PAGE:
Tuesday, February 26, 2013

Read: "The Appearance of a Hero" by Peter Levine

Read: The Appearance of a Hero: the Tom Mahoney stories by Peter Levine, 2012, 9781250001221.

Committee book.  Another victim of I-don't-read-to-read-what-I-am-required-to-read syndrome.  Pretty damn good though.  I'm not sure what the subtitle is there for.  Are these stories famous in some literary subculture?  Spoilers follow.

Shortest version:  Rich people get drunk, go to parties, attend famous business schools, and have sex.

Short version:  Young rich people get drunk, go to parties, attend famous business schools and start high paying jobs, and have sex.  Other people are attracted to their beauty and charisma.

Version:  Young rich people get drunk, go to parties, do drugs, attend famous business schools and start high paying jobs, and have sex.  Less attractive and powerful people are attracted to their beauty and charisma.  A powerful undercurrent of children and parents.  Adult children pulling away to independence.  Parents worrying for their kids.  Super rich people looking for surrogate kids in San Diego.  The responsibility and attachment inherent with creating a family.  Some people resist the change and some strive for it.

The stories are about Tom's life from college to death.  Tom is not central to each story but the stories with him in the background do revolve around Tom's wide and changing social circle and help illustrate his life.

Tom is a rare creature.  His charisma naturally, and powerfully, draws men and women.  Beautiful women.  Women make excuses to meet him or be near him, "You dropped your napkin...Do you have the time?...What's good here?"  Tom is a genuinely nice fella.  He treats everyone kindly and with consideration.  He has the ability of some great politicians to make everyone feel like the most important person in the room.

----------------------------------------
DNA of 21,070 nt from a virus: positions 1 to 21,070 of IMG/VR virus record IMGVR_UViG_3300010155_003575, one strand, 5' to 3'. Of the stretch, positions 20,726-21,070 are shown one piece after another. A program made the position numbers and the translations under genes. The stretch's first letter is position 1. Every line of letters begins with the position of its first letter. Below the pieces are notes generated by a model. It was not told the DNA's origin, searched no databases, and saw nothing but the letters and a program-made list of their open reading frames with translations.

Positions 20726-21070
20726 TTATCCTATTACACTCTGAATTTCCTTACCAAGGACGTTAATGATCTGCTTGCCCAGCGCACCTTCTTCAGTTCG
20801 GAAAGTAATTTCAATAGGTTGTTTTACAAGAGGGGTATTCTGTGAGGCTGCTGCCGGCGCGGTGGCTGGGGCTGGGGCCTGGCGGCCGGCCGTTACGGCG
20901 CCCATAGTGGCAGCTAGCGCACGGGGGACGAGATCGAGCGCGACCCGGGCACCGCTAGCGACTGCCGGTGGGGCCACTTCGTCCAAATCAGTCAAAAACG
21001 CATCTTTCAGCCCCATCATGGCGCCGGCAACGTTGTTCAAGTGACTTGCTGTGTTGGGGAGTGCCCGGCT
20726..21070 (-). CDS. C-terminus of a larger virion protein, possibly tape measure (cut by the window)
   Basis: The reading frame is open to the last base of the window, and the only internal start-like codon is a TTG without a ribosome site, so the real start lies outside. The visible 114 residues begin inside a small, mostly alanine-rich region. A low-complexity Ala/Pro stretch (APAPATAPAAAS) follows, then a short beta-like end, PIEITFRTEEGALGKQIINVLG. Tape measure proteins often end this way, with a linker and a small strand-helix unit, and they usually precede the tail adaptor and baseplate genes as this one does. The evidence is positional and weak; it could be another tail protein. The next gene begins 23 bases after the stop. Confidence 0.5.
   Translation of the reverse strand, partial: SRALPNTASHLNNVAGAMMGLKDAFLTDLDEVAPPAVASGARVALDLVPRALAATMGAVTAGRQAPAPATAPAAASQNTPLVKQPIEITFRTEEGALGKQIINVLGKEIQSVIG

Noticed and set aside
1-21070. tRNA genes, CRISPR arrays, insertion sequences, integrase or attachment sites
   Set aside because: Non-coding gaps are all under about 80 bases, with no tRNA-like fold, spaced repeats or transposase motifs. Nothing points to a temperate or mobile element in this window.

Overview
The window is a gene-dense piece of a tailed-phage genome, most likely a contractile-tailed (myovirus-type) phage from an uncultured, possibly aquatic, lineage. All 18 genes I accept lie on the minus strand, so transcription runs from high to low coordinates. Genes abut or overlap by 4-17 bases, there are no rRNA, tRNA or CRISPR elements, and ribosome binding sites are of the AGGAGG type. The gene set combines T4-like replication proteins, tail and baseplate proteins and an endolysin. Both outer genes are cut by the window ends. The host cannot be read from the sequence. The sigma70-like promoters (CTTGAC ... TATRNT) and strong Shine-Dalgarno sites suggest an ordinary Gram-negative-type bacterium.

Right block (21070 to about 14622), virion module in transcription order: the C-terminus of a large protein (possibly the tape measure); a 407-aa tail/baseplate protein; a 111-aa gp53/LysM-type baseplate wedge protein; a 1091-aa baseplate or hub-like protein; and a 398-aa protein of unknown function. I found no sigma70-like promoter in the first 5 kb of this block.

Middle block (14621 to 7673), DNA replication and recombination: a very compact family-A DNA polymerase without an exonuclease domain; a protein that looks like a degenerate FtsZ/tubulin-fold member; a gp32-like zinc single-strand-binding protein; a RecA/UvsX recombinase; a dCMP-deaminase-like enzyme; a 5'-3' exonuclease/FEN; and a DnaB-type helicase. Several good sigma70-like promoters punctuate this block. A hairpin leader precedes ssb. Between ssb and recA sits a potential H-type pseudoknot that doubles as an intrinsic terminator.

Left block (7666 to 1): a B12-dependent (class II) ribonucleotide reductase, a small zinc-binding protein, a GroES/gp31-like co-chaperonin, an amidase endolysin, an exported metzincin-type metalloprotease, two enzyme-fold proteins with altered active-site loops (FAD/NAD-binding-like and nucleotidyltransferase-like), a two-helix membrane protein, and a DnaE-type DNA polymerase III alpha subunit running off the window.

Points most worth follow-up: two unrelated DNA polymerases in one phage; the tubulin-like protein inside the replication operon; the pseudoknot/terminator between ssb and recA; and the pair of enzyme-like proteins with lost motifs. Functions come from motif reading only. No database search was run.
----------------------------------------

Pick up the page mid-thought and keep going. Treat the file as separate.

Tom is a party boy.  Bar life, socializing, taking hot girls home to screw is normal.  He is naturally and easily the spark of any party.  He is very good at being a friend.

But, Tom is stupid.  Tom is a mimbo.  He has the handwriting and prose of a third grader Women leave him after a time when they find nothing deeper within Tom to sustain a relationship.  Tom's only strengths are working out and looking good.  He wants more but cannot achieve his desires.  He is close to his father but his dad's pressure, and deep love, push Tom away.  His father's influence during a night of drinking means Tom loses a solid girlfriend he is living with.

Tom life starts strong and the future is wide open.  He's a powerful athlete, he's wealthy, he's handsome, he attends great schools.  Once he is on his own he cannot achieve on his own in business.  Tom only succeeds when partnering with others.  He becomes an itinerant white collar worker.

Levine does not cover Tom's death but he must be around 40 years old.  The last story informs you about Tom's death when a husband has to travel to the funeral and the man's wife is upset the man will not open up about his feelings.  I presume Tom either kills himself or dies from the physical effects of sadness.

1. Levine attended Johns Hopkins.  Sterling Archer was offered a lacrosse scholarship to Johns Hopkins.  Sterling was then shot in a hotel room like Roy Hobbs in The Natural.  Archer is also great with women, bulky and fit, attractive, mentally dense, and drinks too much.
2.  The people are entitled but hard working and competitive.  The entitlement comes because they are already in the system: top schools, business contacts, and they know the behavioral mores.  They are set-up to succeed and make gobs of money but still have to put in the time and effort needed.
3. Only 160 pages.

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